Russ Meyer’s first color film kicks off with (what else?) endless shots of busty babes flaunting their mammaries to the sound of an aggressive narrator who announces:

Mondo Topless is believably real in Eastman Color. But unbelievable just barely describes all of Russ Meyer’s discotheque discoveries. Fantastic women, fantastic dancers, featuring the worlds loveliest buxotics, you only dreamed there were women like these until now. But they’re real, unbelievably real in Mondo Topless!

Mondo Topless is less a film than it is a montage of tits and ass posing as a pseudo-documentary. Meyer made the film hoping to cash in on the sudden interest in free love following a string of financial failures. Clocking in at a mere 60 minutes and featuring little more than episodes of women dancing topless accompanied by voice over, it’s an incredibly slight and tiresome exercise in soft-core nudie filmmaking.

I imagine the great pleasure of watching Mondo Topless in 1966 was sitting in a sleazy movie theatre and jacking off to your heart’s content before walking out when done. You might even use it as background projection at an orgy. The thing is, watching Mondo Topless in 2016–where the Internet and endless free porn are things and softcore nudity is a thing of the past–it’s kind of redundant. I can appreciate a good pair of breasts as much as anyone but watching them rotate and bounce endlessly for an hour just isn’t enough to sustain my interest.

Even as a showcase for Russ Meyer’s talent, Mondo Topless a failure. Despite his reputation as King of the Nudies, Meyer was actually an incredibly distinctive and gifted filmmaker. William Goldman once named Meyer, who wrote, produced, directed, shot and edited his films, as “the one true Auteur in American cinema”.  And sure enough, if you were to look at films like Beyond the Valley of Dolls, Faster, Pussycat! Kill! Kill!, Lorna and Mudhoney you will see an unmistakable vision at work. Gonzo plotting, inspired editing and unforgettable characters lie at the heart of Meyer’s best work. Very little of that, beyond Meyer’s knack for restless montage, is on display in Mondo Topless.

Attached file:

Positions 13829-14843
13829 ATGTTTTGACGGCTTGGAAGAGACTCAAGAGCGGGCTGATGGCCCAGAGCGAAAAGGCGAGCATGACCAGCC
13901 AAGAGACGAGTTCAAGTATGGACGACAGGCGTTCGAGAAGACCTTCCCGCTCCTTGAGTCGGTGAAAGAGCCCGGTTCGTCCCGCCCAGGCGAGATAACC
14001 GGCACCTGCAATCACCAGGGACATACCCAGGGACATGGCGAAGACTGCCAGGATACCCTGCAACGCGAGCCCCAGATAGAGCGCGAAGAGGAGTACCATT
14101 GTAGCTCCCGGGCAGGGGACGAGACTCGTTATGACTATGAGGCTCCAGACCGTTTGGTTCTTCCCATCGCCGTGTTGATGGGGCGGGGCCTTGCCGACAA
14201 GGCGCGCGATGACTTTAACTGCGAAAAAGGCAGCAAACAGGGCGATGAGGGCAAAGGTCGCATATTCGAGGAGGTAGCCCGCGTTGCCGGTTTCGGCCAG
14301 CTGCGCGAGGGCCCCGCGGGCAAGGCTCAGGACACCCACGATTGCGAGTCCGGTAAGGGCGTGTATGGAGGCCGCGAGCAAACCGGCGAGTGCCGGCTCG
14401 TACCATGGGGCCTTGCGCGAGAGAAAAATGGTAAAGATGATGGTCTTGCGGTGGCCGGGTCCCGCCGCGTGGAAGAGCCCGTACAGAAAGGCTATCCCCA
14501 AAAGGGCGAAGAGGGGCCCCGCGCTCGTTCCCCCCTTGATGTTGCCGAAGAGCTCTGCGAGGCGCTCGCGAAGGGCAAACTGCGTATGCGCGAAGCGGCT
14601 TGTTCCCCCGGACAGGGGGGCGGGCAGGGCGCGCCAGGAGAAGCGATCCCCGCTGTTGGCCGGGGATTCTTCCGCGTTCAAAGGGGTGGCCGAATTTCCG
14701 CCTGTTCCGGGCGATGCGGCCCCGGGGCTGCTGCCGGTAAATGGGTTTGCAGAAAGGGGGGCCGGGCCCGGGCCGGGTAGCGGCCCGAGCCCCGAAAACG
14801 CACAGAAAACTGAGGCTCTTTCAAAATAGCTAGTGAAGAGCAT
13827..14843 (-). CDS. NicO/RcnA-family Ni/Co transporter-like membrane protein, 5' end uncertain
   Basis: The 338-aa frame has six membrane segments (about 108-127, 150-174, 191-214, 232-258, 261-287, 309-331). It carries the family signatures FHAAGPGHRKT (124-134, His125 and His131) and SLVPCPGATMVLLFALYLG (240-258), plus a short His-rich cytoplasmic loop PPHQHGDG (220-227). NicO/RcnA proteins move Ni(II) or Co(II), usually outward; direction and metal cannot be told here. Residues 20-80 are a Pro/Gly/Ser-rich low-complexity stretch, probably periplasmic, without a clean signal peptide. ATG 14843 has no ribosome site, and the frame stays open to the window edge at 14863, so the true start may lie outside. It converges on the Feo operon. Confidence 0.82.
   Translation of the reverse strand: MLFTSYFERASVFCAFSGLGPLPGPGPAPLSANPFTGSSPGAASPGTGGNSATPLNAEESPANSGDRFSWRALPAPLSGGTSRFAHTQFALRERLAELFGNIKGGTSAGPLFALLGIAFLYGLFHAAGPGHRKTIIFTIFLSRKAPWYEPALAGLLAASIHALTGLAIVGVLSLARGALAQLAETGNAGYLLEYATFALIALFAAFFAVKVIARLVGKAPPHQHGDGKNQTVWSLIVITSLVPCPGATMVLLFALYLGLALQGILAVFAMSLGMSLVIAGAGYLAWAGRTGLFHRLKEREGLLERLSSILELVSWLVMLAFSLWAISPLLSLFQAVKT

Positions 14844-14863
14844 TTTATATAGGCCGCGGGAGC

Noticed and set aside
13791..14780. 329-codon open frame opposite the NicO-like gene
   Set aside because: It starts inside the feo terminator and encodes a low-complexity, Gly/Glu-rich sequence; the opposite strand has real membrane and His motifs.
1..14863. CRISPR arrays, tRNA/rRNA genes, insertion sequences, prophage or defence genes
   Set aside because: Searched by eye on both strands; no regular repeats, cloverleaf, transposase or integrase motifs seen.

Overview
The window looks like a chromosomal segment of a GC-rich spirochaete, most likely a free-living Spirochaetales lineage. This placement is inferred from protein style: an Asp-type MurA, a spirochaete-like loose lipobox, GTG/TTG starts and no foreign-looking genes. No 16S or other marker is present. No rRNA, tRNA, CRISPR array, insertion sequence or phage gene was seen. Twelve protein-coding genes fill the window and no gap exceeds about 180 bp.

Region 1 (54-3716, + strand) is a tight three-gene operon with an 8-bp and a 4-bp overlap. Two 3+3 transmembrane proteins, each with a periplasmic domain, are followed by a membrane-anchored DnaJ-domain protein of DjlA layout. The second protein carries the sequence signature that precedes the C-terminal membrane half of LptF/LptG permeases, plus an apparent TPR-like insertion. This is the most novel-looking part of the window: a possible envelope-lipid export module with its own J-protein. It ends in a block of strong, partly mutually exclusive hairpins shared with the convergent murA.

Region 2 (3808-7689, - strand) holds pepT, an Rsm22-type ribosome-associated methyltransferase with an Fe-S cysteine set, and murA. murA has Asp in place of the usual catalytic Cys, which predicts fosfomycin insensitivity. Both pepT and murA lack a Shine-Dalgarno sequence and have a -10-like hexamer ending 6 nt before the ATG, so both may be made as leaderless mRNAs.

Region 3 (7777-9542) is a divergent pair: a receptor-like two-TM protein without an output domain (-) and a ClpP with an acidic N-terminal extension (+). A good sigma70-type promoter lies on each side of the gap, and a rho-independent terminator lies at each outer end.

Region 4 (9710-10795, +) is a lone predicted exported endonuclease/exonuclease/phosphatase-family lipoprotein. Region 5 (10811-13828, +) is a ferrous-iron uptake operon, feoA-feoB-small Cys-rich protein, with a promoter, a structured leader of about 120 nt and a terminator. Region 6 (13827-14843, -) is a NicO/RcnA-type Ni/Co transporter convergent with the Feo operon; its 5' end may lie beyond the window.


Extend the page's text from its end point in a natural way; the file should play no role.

The film does have a certain kitschy charm though. The playful celebration of the fuller female form and harmless titillation is oddly sweet in this day and age. The sexuality feels fluffier and more enjoyable than Blow-Up which is very cold and cruel to its female characters. Like Blow-Up, Mondo Topless feels like a film very much of its time, but while Antonioni refused to merely give his audience what they wanted, Meyer was more than happy to oblige their perverse fantasies with endless flesh on show. It should come as no surprise then that one of those films has faded into almost total obscurity while the other continues to be a mini-touchstone.

Even if you’ve never seen anything from Blow-Up aside from the iconic one-sheet on Spider-Man’s bedroom wall, chances are you’re familiar with its never-ending influence. Francis Ford Coppola and Brian De Palma famously lifted plot elements wholesale for their audio-focused riffs The Conversation and Blow Out while Mike Myers squeezed three Austin Powers send-ups out of its imagery and attitude. While it’s contemporary influence and importance might have receded over the years, it remains a key text in film history and a gateway film for many people discovering Antonioni or arthouse cinema from this era in general. Meanwhile, Russ Meyer made many memorable movies in his lifetime but sadly Mondo Topless is just not one of them.

The winner: Blow-Up

Blow-Up; directed by Michelangelo Antonioni; written by Michelangelo Antonioni, Edward Bond, and Tonino Guerra; starring David Hemmings, Vanessa Redgrave, Sarah Miles; 111 minutes.

Mondo Topless; directed by Russ Meyer; starring Babette Bardot, Pat Barrington, and Darlene Gray; 60 minutes.